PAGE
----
O CCIPITAL L OBES The occipital lobe is: The smallest of the four lobes. Based on the location of the lobe, the part of your brain that is directly behind your eyes, they process visual information. Try placing one hand at the very back and toward the base of your head; that is the occipital lobe.
O CCIPITAL L OBES The occipital lobe’s primary visual cortex receives input from the eyes and translates that input into things we “see.” The occipital lobe’s association cortex integrates the color, size, and movement of our visual perceptions so that visual stimuli become recognizable to us and shares this info with other brain regions.] For example, it can send its results to the temporal lobe to find the stimulus’ name and to the parietal lobe to determine where it’s located in space.
T EMPORAL L OBES The temporal lobes are located just in front of the occipital lobe. -They process auditory information Seen in profile: human brain looks like a mitten; the temporal lobes are where the thumbs would be.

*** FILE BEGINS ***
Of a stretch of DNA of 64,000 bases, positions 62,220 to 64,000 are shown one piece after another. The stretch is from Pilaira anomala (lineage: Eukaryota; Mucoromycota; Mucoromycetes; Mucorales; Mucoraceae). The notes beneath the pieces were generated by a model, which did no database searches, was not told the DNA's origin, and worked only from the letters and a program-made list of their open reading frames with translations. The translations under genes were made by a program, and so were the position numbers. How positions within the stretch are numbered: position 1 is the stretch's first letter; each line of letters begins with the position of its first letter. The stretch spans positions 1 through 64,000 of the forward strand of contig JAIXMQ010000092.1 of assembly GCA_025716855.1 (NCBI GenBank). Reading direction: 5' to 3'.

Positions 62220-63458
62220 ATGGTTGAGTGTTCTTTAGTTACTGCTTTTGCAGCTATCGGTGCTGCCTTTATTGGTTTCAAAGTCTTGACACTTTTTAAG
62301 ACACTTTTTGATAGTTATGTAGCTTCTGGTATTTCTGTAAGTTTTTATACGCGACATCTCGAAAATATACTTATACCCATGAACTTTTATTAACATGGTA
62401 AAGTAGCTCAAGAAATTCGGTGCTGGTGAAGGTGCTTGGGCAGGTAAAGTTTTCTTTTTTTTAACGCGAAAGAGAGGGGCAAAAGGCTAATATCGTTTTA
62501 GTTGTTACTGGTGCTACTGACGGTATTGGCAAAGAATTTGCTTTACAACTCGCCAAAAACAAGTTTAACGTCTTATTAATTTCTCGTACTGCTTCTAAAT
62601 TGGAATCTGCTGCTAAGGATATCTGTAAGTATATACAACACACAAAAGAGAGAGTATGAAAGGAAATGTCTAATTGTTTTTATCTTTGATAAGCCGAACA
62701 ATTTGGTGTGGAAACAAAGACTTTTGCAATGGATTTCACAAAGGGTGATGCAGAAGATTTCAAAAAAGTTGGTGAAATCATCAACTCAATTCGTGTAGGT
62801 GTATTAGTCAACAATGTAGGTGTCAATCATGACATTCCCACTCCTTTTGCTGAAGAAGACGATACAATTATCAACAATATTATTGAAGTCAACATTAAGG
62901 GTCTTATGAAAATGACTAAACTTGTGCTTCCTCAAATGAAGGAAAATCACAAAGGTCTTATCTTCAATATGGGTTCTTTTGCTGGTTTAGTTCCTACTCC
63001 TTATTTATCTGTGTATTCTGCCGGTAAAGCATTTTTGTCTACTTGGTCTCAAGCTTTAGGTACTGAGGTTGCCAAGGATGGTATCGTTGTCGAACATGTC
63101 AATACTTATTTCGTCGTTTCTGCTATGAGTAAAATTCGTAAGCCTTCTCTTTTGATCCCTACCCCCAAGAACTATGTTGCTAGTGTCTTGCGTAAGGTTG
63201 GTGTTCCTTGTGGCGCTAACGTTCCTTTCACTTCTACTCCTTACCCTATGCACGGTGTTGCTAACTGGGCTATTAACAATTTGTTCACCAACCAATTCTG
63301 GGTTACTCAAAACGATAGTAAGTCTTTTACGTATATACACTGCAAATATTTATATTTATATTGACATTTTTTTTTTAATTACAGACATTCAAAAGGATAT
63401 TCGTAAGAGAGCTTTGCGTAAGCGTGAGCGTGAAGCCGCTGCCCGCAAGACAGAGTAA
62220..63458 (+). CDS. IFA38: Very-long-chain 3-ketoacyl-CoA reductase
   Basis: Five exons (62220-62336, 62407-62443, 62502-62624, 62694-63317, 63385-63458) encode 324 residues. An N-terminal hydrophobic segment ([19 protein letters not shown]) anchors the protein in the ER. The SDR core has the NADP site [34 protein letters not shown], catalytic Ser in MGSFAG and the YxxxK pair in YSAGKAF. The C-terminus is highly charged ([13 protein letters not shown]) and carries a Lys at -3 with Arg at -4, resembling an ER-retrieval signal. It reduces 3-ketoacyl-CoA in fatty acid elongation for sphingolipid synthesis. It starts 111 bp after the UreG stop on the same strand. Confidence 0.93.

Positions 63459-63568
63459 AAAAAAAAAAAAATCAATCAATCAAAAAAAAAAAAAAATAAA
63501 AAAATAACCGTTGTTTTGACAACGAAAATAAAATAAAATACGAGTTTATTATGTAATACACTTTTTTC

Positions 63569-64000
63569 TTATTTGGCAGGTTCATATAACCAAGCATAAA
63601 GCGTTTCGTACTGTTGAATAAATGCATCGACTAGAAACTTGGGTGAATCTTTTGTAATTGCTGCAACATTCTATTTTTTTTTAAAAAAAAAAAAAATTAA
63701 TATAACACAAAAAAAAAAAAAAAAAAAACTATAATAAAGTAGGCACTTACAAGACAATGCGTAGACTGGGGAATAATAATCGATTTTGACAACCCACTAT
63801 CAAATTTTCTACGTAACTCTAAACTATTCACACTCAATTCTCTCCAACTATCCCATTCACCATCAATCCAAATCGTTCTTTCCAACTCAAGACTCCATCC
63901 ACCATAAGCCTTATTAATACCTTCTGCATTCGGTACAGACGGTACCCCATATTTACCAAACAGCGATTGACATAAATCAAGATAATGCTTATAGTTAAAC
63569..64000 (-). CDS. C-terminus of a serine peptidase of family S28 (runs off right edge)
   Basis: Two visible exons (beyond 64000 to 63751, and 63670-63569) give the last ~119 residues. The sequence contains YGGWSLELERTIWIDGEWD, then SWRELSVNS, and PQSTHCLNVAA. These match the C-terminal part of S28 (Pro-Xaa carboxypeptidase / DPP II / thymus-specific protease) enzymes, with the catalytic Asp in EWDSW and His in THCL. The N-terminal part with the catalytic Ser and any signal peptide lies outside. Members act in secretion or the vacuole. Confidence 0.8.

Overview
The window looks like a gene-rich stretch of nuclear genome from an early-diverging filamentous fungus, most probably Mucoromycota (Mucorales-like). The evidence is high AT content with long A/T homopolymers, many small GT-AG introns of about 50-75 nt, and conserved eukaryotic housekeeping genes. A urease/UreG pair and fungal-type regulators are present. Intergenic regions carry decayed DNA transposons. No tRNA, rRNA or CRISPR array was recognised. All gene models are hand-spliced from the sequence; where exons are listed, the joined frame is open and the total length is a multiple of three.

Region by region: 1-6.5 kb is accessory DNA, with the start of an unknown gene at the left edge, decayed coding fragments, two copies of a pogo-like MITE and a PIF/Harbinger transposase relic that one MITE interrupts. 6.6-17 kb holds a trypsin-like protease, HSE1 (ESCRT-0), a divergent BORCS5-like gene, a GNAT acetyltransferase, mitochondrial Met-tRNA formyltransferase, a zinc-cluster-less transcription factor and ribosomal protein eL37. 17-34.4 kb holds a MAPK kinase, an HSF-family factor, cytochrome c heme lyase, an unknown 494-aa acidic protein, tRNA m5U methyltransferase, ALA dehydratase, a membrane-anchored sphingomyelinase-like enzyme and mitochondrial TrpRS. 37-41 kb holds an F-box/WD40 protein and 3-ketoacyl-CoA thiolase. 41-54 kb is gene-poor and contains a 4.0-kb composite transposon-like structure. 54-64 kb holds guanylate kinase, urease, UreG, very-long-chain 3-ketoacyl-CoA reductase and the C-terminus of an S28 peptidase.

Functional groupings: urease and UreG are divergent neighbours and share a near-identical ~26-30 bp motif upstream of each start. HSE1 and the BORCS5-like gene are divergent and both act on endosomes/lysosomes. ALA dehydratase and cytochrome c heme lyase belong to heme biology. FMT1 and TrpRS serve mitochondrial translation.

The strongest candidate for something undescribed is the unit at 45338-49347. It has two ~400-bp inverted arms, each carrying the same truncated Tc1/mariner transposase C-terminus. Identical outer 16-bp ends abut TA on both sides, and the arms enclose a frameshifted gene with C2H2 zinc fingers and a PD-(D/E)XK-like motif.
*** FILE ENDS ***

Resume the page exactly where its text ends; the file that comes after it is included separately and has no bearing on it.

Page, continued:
T EMPORAL L OBE The temporal lobes are home to the primary auditory cortex. The association cortex surrounds the auditory cortex and is devoted to complicated task of understanding language.
P ARIETAL L OBE Located above the occipital lobes, just behind the frontal lobes. It includes the primary somatosensory cortex, which receives and interprets information about all of our bodily sensations.
P RIMARY S OMATOSENSORY C ORTEX We can think of this area of the parietal lobe as a homunculus or “little man.” The homunculus is a distorted body man, with each part of the body sized according to how much space the brain gives to processing information about that body part. For example, because so many neurons process information from the hands and lips, the homunculus’s hands and lips are remarkably oversized; while the area devoted to the hips do not take up much room (see picture on next pg.).
F RONTAL L OBE Located behind your forehead; they are often referred to as the “executive” or “conductor” of the brain. The frontal lobe performs a variety of integration and management functions.